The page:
These Cold Blank Faces: Hu Bo’s An Elephant Sitting Still

From left to right: Uvin Wang, Congxi Li, Yu Zhang and Yuchang Peng

It’s evening when Yu Cheng (played by Yu Zhang) sits with Wei Bu (Yuchang Peng), who Cheng has been pursuing for most of the film’s duration. With a beautiful view of the industrial landscape surrounding them, Cheng prompts Bu with a question: “If you’re standing on a tall building’s balcony, what would come to mind?” It’s been a very tumultuous day for everyone involved, and as the setting sun reminds us, there’s still a little bit of it to go. What would come to mind?

Clocking in just shy of four hours, director Hu Bo makes sure we see every detail of this long, exhausting day, which unravels in fluid long takes. While every character weaves in and out of the other’s existence, the camera hovers around them. It’s a style of cinematography that is closer to a piercing stare than anything else, which helps us to search for and hopefully catch a glimpse of empathy in an unempathetic world. To look and try to understand these cold, blank faces.

While Cheng and Bu play a harrowing yet meandering cat-and-mouse-game, the young Huang Ling (played by Uvin Wang) and the old Wang Jin (Congxi Li) are dealing with their own endangered independence. Jin’s son and his wife tell Jin that they’ve decided to send him to a senior care facility which, according to the couple, is better for everyone involved. But seeing as they live in Jin’s apartment and Jin still having his health, their reasoning ends up being merely of a financial nature. Ling, on the other hand, lives with her alcoholic mother who blames Ling for everything bad happening to them.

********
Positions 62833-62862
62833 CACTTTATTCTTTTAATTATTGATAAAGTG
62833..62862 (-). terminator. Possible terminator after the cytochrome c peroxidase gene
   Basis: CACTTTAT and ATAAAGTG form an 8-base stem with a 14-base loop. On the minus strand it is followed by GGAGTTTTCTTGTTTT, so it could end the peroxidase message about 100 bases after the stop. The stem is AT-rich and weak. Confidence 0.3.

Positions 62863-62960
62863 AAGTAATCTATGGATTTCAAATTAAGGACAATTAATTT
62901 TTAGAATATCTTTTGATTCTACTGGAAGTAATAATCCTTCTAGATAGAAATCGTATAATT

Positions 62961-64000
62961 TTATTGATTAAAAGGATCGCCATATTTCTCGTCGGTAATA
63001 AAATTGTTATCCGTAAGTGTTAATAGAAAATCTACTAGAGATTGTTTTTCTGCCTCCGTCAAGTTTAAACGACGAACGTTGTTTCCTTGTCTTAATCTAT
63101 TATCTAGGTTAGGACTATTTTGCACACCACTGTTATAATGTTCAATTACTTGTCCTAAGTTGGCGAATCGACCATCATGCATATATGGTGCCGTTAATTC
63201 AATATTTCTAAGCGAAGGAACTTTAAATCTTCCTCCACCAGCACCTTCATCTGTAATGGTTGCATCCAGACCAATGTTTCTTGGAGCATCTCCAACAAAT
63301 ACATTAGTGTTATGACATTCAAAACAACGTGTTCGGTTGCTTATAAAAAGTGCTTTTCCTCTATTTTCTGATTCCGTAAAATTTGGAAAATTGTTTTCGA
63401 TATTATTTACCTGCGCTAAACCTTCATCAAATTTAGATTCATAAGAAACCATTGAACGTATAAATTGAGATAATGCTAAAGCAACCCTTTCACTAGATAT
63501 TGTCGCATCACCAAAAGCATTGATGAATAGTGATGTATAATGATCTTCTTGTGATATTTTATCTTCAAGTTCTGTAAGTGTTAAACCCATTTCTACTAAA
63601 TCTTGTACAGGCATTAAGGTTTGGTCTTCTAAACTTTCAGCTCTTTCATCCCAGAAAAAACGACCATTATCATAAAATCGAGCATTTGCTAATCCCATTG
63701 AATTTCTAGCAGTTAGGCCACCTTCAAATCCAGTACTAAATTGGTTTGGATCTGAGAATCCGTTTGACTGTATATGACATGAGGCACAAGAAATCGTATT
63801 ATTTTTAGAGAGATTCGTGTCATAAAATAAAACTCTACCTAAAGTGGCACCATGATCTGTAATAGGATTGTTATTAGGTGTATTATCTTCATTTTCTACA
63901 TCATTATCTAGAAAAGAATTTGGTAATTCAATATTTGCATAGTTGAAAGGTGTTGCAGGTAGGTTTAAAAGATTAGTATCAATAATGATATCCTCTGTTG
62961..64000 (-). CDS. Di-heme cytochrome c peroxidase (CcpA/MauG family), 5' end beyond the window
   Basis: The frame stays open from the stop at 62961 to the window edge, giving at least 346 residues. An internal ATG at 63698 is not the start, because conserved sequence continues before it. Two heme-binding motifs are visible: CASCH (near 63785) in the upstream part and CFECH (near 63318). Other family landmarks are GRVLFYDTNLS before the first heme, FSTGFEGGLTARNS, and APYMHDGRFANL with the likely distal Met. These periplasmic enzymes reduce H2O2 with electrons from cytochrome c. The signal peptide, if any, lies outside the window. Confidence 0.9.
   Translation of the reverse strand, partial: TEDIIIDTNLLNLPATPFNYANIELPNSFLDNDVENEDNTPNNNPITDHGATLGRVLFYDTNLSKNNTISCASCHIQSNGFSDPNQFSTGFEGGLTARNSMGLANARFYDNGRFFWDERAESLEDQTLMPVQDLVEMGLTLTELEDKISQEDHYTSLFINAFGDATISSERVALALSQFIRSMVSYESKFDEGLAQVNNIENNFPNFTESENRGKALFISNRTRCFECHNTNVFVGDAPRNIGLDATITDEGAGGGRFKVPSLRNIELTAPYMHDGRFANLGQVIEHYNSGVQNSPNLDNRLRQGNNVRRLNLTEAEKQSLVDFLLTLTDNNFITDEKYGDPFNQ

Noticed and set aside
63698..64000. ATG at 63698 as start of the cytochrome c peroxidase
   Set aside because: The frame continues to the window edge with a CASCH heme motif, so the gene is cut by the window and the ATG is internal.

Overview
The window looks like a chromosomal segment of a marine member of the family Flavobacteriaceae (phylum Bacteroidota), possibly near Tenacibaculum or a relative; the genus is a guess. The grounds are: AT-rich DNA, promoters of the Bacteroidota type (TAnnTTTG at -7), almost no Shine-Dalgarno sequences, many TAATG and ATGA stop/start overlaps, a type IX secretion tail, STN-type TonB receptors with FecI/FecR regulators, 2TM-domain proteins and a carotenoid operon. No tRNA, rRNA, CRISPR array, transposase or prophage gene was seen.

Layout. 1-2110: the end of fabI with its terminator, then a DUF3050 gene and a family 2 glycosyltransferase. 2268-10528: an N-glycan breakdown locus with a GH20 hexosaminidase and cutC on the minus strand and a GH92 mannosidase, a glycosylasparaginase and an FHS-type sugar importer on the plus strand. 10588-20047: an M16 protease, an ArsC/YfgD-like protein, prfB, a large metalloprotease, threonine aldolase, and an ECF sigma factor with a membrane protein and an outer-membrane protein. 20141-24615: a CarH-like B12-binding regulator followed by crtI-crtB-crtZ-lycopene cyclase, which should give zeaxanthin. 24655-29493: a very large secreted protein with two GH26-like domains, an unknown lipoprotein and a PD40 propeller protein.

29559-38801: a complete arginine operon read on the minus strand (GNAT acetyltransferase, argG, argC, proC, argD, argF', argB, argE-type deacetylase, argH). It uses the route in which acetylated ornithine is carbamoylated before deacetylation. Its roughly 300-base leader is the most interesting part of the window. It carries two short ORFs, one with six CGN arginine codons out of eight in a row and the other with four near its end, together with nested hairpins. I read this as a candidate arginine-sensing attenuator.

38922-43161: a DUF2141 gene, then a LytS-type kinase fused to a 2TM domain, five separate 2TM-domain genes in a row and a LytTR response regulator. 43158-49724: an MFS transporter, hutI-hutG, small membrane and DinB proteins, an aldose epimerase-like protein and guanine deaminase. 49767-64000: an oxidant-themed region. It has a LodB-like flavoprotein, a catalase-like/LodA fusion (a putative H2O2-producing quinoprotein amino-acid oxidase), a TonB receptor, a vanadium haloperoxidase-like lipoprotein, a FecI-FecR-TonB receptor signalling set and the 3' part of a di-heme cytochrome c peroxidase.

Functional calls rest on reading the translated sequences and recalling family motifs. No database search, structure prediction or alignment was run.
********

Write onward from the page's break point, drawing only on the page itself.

Every aspect of the city seems to have lost its colour, though that colour might’ve never been there in the first place. When we enter this world as spectators, every protagonist has already stopped communicating properly. Everyone blames the other, making their life more miserable because they’re simply too afraid to look inward. It’s no wonder our protagonists shared need is to escape to Manzhouli to observe an elephant that just sits there and ignores the world. Sick and tired of external forces pushing them far into the negative, their only solace is passivity and calm.

It’s impossible to not view this film in light of Hu Bo taking his own life shortly after finishing his debut film, making it also his swan song. Its hopelessness might come off as a cry for help, but as bleak most of this film might be, for me, it eschews the trappings of the genre: it never loses sight of its humanity. Our protagonists keep discovering slivers of hope, which they hold onto as much as they humanly can (simple pleasures like flicking a lit match up at a ceiling for it to stick and leave a burn mark). “If you’re standing on a tall building’s balcony, what would come to mind?” To which Bu responds: “I would think: what else can I do?”

Hu Bo might’ve lost his battle in the end, but this film is nothing if not him trying, fighting and surviving. Maybe to find empathy in an unempathetic world or simply to search for humanity, but to hopefully end up in Manzhouli to see an elephant sitting still.

This Toronto International Film Festival article was published in September 2018